If you choose to write into the dark and cycle from the creative subconscious, that’s wonderful. If you choose to write and revise from the conscious, critical mind, that’s fine too. But either way, I suggest you defend whatever works for you, and while you’re at it, call it what it is. Seriously, nobody cares.

About Dean Wesley Smith

I’m blessed with a natural ear for the American version of the English language and, for that matter, for the British version aside from some of the slang. I learned pretty much all I consciously know about the actual craft of storytelling from Dean Wesley Smith. And I learned most of that from tidbits I picked up from his blog posts, online workshops and lectures.

Even in his workshops, knowledge didn’t come along in one big chunk. I learned a little here, a little there. And to be honest, Dean isn’t always the best at presenting information (at least to me), so I figured out a lot of it on my own. But I hasten to add, I wouldn’t have been able to extrapolate what he was trying to say if he hadn’t tried to say it in the first place. Even when he didn’t bring a concept fully home, he at least planted the seed.

I wrote all that to preface this: You can trust Dean Wesley Smith completely as a writing instructor. You can take what he says as fiction-writing gospel, because it pretty much is. I’ve questioned or flat disbelieved several concepts he’s offered. The first and biggest was Writing Into the Dark. As I’ve mentioned more than a few times, I set out to prove to myself that no possible way could it really work, and instead I proved the opposite.

As a result, I’ve written all the stuff you see below in the Numbers section in less than 6 years. Every single time, no matter what technique or concept I questioned, eventually I always came to understand that Dean was right. So I’m just sayin’, you’ll trim some time off your learning curve if you just trust the guy completely up front.


* I recommend his lecture on Heinlein’s Rules.
* I recommend his books on Killing the Sacred Cows of Publishing and Indie Publishing.
* I recommend his books on Think Like a Publisher.
* I recommend his craft workshops (Pacing, Cliffhangers, Idea to Story, etc.), and
* I recommend his genre-specific workshops (Thrillers, Mystery, etc.) if they interest you.
* I especially recommend his Writing Science Fiction workshop even if that particular genre doesn’t insterest you because there’s so much extra in it.

It might be awhile before I’m back again. I still have a lot of things to figure out. I wish you good luck, good sense and good writing.

Talk with you again when I can.

Of Interest

See “Did a Person Write This Headline, or a Machine?” at Stunning news.

See “Follow Ernest Hemingway’s Footsteps Through Havana” at

The Numbers

Fiction words yesterday…………………… XXXX
Nonfiction words today…………… 1620 (Journal)

Writing of (novel)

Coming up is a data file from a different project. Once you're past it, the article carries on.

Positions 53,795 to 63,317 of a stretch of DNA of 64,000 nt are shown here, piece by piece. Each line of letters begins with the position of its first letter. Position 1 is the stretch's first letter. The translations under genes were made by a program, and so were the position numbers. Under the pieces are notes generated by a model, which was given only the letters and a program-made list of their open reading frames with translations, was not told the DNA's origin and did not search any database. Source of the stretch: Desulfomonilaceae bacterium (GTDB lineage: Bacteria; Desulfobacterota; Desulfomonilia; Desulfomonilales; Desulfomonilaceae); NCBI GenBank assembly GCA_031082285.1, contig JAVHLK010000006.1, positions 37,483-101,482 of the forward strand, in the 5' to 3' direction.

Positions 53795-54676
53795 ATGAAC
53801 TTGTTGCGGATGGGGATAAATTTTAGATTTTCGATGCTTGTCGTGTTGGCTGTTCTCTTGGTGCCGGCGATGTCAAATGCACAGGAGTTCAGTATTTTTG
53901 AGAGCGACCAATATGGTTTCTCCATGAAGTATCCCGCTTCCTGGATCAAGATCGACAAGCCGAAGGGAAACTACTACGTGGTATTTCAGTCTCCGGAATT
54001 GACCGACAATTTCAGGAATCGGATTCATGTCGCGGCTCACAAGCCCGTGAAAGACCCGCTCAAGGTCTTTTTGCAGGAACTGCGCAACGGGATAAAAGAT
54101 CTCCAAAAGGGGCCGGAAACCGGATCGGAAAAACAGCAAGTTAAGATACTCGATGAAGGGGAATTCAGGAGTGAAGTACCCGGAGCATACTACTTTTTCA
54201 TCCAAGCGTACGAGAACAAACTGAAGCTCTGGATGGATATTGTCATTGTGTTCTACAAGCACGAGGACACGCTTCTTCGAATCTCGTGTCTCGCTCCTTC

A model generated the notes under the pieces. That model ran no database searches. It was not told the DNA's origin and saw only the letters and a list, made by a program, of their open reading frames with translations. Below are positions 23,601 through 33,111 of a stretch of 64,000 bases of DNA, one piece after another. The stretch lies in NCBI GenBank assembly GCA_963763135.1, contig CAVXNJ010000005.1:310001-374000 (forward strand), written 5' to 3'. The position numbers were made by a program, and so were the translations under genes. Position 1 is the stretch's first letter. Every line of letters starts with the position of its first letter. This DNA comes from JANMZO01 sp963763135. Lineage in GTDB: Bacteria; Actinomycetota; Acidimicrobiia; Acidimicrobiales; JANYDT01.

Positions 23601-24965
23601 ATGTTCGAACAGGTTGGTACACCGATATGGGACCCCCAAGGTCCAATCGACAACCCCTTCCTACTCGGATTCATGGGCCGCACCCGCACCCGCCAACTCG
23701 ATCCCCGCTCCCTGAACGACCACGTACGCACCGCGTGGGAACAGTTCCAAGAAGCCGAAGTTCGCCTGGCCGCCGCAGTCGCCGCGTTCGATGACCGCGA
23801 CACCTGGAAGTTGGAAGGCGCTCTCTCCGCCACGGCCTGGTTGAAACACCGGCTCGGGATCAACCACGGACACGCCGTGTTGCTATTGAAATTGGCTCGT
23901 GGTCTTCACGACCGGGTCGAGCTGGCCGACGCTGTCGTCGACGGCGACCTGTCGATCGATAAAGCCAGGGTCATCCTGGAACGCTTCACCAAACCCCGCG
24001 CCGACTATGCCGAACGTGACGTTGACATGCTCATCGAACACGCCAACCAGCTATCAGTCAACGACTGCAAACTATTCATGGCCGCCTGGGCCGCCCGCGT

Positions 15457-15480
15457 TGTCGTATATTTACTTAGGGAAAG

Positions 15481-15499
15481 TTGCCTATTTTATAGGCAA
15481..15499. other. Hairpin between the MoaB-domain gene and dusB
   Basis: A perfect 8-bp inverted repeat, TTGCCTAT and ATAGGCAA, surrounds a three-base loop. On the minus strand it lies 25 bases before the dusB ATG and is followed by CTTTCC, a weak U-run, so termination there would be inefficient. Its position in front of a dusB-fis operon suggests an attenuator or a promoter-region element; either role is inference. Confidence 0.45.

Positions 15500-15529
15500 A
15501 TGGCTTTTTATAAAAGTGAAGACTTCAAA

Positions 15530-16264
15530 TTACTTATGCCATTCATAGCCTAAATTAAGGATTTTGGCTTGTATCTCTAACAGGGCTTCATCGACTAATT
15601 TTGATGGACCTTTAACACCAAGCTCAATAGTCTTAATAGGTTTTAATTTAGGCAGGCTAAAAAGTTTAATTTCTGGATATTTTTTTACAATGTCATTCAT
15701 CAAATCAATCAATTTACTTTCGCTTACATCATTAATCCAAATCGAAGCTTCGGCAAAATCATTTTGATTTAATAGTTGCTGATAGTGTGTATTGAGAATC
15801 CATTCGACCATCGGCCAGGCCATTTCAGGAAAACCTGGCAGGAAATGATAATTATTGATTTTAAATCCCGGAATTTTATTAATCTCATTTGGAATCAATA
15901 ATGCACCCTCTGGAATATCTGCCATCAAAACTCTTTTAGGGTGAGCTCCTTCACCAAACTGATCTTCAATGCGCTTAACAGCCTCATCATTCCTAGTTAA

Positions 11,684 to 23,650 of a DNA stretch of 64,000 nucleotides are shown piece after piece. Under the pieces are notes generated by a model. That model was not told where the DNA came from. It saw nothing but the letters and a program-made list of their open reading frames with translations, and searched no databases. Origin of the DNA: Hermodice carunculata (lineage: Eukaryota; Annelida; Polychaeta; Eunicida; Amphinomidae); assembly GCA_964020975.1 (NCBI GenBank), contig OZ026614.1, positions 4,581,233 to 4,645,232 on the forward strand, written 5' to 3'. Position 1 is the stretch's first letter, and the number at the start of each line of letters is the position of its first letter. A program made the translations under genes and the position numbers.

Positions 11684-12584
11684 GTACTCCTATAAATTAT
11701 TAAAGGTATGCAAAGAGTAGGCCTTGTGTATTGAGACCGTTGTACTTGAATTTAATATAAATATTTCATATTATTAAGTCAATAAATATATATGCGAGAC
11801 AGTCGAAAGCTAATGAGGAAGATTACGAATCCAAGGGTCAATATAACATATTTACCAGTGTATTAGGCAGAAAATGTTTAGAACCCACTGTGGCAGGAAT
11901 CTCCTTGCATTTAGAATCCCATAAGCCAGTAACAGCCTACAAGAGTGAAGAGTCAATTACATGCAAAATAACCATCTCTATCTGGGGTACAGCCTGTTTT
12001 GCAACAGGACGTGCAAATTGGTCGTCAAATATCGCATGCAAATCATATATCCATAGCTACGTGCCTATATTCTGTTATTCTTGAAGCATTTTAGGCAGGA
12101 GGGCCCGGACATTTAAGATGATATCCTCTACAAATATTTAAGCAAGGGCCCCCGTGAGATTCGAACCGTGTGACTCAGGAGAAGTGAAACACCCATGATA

Day 1…… XXXX words. Total words to date…… XXXXX

Total fiction words for the month……… XXXXX
Total fiction words for the year………… 309655
Total nonfiction words for the month… 8210
Total nonfiction words for the year…… 130450
Total words for the year (fiction and this blog)…… 440105

Calendar Year 2020 Novels to Date…………………… 5
Calendar Year 2020 Novellas to Date……………… X
Calendar Year 2020 Short Stories to Date… 12
Novels (since Oct 19, 2014)…………………………………… 50
Novellas (since Nov 1, 2015)………………………………… 8
Short stories (since Apr 15, 2014)………………… 208
Short story collections……………………………………………… 31

2 thoughts on “The Journal: A Little More on Cycling”

  1. I think that cycling definition is far too narrow, and the reason I expanded on it for my own writing (I think Dean’s version set me back because it encouraged me not to trust what I knew worked for me).

    My creative side loves to play in the story, but it also tends to leave things out. When I first started taking Dean’s classes, I was leaving out setting and five senses entirely. I tried letting the back brain filter that into the story as recommended, but creative brain went on autopilot and continued to leave out the setting. I’d cycle back through and discover it wasn’t getting in at all, and that did trigger the inner critic. Instead, I gave inner critic the job doing a nudge–“Don’t forget to check on the setting.” Whatever creative side did with it was its business. On my current story, when I cycle back to pay attention to the character complexity, my creative is going, “Cool! I didn’t know I could do that!” It’s actually been a lot of fun because creative side can see how the learning can help it do more fun things.

    NONE of this is what I would associate with revision. The inner critic openly wears the hat in revision and it can be easily identifiable by its negativity. It comes in, rolls up his sleeves, and says, “Now it’s time to do the real work on the story”–as if none of the creative process really counted. It’s the voice that says, “All first drafts are terrible,” “First drafts are torture to write,” and “Now it’s time to hammer out the flaws.”

    The challenge with explaining cycling is that it is a creative process. Anything creative is going to evolve with time and more learning. How I explained cycling to my friend a few years ago would not be how I explained it now. It’ll probably be different on the next book.

    • I’m not sure why you’re arguing. Whatever works for you is fine. You and I just see things differeently. No big deal as far as I’m concerned. Enjoy.

      FOR ME personally (and as I will continue to teach), labels simply don’t matter. What matters is Creative Voice vs. Critical Voice. What I choose to call (and teach as) “cycling” does not invoke the critical mind at all. The conscious, critical mind has a role: learning. After that, I simply Trust that my subconscious has absorbed what I need from what my conscious mind learned. I don’t invoke the conscious mmind to double-check on my subconscious, EVER, because I want my subconscious to know I trust it.

      Shrug. Works for me. Works for others. Will never work for some. Just the way it goes.